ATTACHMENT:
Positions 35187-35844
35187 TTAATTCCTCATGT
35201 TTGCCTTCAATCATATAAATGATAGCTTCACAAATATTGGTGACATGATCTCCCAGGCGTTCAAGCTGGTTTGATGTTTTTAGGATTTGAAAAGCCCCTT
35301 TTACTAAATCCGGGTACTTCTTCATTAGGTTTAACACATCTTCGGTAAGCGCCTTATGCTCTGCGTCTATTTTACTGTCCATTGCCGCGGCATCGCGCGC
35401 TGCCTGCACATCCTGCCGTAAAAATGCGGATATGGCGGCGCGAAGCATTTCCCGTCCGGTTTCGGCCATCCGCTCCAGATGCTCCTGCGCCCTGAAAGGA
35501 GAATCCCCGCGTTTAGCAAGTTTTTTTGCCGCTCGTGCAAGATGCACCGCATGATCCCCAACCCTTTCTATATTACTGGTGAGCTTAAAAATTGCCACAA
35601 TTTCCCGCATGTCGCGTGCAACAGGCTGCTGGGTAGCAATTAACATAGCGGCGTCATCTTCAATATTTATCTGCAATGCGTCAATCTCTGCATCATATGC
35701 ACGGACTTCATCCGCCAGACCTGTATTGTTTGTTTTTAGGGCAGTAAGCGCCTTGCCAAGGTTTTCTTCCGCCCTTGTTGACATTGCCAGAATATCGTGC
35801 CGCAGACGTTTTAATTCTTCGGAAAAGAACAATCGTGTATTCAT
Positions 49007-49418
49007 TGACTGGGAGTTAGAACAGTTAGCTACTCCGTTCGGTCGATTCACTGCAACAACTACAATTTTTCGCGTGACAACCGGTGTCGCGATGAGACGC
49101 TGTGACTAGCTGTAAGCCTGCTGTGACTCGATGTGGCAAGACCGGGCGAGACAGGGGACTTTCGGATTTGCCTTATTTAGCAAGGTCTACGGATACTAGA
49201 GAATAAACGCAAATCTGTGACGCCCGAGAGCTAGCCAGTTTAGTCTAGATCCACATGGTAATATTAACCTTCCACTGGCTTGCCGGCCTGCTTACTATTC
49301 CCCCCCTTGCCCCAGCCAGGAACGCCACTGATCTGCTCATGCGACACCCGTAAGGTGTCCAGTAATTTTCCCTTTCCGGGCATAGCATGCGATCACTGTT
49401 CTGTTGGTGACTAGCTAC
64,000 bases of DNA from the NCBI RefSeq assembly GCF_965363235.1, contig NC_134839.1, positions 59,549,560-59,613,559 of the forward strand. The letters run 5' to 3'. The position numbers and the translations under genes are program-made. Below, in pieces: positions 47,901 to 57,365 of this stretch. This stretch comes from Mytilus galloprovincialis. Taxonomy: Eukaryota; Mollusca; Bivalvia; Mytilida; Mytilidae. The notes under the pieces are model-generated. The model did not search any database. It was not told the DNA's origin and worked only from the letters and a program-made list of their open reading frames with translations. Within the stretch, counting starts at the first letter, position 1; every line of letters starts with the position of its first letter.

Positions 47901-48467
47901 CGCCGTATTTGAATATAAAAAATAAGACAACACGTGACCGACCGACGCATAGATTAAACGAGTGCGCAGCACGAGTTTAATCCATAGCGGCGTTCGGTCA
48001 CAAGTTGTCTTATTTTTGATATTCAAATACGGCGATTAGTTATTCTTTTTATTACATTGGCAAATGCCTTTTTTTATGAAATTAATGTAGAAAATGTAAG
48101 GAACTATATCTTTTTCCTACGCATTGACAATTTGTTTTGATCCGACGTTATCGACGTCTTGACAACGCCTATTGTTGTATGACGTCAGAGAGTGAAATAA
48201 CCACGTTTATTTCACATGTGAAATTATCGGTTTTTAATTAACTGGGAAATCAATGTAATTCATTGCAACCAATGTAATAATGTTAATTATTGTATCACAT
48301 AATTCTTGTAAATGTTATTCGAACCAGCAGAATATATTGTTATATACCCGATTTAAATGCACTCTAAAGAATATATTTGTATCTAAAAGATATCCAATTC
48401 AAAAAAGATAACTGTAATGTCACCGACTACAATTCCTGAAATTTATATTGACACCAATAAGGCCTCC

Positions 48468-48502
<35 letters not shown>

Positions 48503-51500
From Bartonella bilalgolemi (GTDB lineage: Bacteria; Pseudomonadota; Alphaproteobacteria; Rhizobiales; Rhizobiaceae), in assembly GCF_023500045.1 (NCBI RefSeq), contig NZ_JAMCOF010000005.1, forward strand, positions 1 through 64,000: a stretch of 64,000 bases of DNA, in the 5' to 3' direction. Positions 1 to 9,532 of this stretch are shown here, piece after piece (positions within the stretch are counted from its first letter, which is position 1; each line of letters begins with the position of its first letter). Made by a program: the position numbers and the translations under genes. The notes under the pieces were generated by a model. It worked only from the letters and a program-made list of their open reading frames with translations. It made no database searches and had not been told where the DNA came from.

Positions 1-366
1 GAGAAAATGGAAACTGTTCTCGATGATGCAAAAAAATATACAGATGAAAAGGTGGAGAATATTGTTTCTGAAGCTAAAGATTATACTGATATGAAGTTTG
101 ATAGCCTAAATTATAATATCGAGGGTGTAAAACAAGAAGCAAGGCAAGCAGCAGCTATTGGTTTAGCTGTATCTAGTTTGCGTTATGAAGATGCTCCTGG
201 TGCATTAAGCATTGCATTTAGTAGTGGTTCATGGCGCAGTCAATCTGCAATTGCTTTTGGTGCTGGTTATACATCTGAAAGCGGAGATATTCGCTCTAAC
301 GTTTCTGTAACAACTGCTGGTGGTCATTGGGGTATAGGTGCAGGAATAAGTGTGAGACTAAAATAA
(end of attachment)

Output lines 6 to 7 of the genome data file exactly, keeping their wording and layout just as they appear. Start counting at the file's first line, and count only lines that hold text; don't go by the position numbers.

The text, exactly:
35501 GAATCCCCGCGTTTAGCAAGTTTTTTTGCCGCTCGTGCAAGATGCACCGCATGATCCCCAACCCTTTCTATATTACTGGTGAGCTTAAAAATTGCCACAA
35601 TTTCCCGCATGTCGCGTGCAACAGGCTGCTGGGTAGCAATTAACATAGCGGCGTCATCTTCAATATTTATCTGCAATGCGTCAATCTCTGCATCATATGC